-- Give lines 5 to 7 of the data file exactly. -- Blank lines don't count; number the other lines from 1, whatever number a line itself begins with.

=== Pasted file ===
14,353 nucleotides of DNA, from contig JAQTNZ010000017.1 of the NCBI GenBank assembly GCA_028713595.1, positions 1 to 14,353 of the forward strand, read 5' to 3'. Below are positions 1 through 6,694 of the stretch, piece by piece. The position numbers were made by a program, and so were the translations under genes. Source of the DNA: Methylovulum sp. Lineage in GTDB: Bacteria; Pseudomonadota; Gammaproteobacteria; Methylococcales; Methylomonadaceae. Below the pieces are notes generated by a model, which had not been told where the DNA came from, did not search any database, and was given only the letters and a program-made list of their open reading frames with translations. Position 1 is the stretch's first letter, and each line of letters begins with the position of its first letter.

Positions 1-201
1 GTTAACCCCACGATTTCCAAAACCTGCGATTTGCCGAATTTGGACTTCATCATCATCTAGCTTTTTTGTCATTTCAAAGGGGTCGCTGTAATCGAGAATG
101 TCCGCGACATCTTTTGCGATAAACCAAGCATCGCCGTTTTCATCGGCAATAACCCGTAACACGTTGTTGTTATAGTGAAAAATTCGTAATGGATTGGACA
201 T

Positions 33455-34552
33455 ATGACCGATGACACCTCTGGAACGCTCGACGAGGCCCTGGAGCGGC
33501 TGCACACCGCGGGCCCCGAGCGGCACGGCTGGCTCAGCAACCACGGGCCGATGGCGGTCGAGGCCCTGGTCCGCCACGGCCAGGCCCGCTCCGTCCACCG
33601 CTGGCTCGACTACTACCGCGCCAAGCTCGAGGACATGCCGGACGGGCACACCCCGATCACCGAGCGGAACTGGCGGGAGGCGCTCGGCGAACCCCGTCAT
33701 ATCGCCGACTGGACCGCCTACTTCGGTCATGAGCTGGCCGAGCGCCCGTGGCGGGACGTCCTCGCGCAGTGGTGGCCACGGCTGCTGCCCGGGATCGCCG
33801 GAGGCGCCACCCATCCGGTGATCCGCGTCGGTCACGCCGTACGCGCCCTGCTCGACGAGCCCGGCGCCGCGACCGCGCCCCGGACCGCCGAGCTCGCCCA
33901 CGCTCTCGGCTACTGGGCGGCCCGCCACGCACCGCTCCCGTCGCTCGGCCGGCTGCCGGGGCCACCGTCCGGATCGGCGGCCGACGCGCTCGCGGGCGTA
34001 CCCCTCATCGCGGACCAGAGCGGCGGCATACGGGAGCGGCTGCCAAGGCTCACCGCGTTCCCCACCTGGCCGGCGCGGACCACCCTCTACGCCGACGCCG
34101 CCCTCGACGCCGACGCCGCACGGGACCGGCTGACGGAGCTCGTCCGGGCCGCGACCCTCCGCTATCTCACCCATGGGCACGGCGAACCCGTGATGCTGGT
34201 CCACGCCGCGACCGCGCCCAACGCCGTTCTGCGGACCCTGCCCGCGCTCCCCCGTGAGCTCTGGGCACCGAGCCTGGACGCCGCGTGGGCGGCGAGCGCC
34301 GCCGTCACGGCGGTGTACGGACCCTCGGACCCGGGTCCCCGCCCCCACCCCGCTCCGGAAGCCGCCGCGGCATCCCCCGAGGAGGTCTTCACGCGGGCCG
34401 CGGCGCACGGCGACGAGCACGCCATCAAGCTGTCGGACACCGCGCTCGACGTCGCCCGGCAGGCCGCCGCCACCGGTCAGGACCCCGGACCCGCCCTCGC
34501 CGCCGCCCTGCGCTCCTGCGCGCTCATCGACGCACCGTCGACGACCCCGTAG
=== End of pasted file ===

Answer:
201 T

Positions 33455-34552
33455 ATGACCGATGACACCTCTGGAACGCTCGACGAGGCCCTGGAGCGGC